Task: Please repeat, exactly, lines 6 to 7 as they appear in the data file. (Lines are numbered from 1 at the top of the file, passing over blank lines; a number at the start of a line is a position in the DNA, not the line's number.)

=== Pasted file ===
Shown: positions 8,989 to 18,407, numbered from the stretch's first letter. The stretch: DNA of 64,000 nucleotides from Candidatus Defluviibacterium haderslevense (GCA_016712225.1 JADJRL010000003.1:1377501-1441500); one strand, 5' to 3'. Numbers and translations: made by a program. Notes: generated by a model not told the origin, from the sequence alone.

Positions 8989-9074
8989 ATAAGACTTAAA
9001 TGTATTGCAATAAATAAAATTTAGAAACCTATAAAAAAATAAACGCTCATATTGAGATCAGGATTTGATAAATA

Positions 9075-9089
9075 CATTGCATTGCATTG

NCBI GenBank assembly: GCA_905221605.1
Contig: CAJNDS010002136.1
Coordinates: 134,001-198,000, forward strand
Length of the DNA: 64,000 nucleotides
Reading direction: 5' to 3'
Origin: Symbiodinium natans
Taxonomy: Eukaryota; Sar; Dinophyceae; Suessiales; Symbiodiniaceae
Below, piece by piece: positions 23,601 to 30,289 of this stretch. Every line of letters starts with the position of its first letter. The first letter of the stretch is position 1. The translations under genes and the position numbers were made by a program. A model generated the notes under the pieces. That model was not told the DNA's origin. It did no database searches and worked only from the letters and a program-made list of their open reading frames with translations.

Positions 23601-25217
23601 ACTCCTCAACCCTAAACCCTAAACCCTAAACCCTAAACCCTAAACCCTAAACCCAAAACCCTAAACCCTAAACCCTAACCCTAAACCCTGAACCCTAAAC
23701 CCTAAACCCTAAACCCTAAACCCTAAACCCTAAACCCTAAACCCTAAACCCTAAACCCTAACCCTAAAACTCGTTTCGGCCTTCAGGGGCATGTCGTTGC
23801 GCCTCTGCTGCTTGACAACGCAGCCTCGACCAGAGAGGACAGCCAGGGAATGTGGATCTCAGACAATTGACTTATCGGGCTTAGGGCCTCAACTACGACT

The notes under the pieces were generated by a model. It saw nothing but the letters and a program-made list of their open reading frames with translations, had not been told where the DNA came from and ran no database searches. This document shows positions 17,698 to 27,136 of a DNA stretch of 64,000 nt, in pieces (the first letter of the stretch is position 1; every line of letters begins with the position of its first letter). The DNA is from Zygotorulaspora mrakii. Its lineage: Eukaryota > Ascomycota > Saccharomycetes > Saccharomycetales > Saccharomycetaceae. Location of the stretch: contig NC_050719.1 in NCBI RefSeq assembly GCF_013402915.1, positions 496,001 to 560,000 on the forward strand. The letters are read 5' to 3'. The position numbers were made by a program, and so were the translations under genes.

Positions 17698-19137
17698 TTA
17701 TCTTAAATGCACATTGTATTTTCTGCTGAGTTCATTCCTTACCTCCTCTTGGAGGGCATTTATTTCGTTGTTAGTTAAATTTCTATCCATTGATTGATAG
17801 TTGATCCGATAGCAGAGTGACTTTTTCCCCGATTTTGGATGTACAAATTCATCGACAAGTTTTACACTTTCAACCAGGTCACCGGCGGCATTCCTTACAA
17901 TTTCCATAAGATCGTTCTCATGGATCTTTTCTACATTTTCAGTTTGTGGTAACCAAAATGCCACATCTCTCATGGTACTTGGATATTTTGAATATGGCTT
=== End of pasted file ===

9075 CATTGCATTGCATTG

NCBI GenBank assembly: GCA_905221605.1